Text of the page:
Preda Gavriil, Importanța strategică a petrolului românesc 1939-1947/ The Strategic Importance of the Romanian Oil 1939-1947 (Ploiești: PrintEuro Publishing House, 2001).
Preda Gavriil, “Proiectul de lege al asigurărilor sociale”/ “The Draft Law of Social Insurance” Moniteur du pétrole roumain, no 14, 1926, 1471.
Rădulescu Andrei, Unificarea legislativă/ Legislative Unification (Bucharest: Cultura Naţională Publishing House, 1927).
Rățoi Tudor, Din modernizarea României interbelice. Legislația socială a muncii/ From the Modernization of the Interwar Romania. Social labour Legislation (Iași: Antheros Publishing House, 1998).
Rățoi Tudor, “Reducerea taxelor de export”/ “Reducing Export Taxes”, Moniteur du pétrole roumain, no 15, 1926, 1573.
Scurtu Ioan (dir.), Istoria românilor, vol. VIII, România întregită (1918-1940)/ The History of the Romanians, vol. VIII, Reunited Romania (1918-1940) (Bucharest: Enciclopedică Publishing House, 2003).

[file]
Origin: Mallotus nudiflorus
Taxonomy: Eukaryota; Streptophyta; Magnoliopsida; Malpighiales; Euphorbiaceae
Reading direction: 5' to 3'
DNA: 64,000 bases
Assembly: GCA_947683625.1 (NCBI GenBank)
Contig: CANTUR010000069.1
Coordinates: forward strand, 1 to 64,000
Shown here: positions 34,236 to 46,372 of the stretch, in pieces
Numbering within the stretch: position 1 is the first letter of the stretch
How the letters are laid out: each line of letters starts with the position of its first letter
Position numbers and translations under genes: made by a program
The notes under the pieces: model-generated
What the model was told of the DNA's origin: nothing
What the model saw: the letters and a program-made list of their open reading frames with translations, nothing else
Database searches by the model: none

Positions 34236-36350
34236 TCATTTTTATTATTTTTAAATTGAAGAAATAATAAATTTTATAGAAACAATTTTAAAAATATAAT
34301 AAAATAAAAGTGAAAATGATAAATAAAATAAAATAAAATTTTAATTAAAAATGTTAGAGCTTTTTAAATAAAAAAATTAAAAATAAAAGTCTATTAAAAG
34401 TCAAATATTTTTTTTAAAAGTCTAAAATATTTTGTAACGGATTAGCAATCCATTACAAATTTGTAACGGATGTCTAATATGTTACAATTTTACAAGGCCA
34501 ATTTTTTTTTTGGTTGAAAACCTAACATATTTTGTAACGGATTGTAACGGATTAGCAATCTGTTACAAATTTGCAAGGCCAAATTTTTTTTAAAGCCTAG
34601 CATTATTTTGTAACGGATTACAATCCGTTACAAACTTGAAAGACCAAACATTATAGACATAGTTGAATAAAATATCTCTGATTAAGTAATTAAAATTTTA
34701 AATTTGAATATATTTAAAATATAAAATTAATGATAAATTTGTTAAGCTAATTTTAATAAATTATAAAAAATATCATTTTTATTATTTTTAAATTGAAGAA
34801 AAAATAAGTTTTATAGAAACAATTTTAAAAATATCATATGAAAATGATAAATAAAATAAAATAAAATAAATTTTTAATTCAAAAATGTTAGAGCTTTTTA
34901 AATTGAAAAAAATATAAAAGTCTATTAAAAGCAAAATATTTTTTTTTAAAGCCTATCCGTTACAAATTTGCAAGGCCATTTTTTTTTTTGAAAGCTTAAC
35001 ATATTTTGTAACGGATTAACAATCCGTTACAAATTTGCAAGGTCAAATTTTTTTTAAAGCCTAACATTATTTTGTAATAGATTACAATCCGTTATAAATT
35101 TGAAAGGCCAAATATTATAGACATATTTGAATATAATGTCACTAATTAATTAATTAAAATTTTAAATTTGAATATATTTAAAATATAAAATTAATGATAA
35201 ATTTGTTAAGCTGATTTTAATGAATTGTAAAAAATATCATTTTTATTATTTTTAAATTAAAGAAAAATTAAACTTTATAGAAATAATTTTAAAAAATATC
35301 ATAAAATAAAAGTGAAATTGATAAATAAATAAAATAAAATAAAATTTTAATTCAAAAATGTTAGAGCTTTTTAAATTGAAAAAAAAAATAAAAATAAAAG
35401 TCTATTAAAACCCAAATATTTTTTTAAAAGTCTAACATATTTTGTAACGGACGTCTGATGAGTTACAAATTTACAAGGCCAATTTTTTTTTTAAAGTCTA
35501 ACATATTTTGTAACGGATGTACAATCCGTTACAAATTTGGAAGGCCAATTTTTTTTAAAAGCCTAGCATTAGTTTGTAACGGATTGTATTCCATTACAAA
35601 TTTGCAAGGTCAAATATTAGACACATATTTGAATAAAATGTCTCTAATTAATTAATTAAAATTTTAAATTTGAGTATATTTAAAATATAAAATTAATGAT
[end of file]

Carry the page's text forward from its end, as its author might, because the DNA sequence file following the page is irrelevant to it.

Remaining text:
Scurtu Ioan, “Viața politică din România în anii 1918-1923”/ “Political Life in Romania in the years 1918-1923”, in Ioan Scurtu (dir.), Marea Unire din 1918 în context european/ The Great Union of 1918 in the European context (Bucharest: Enciclopedică & Academiei Române Publishing House, 2003), 291-346.
Scurtu Ioan, “Statistica personalului din industria petrolieră”/ “The Statistics of the Personnel in the Oil Industry” Moniteur du pétrole roumain, no 20, 1939, 1297- 1301.
Stănescu Gheorghe, Nicolae Gabriel Octavian, Minescu Mihail, Petrolul românesc – 160 de ani de istorie ilustrată/ The Romanian Oil: 160 Years of History by Pictures (Boldaș Publishing House, 2017).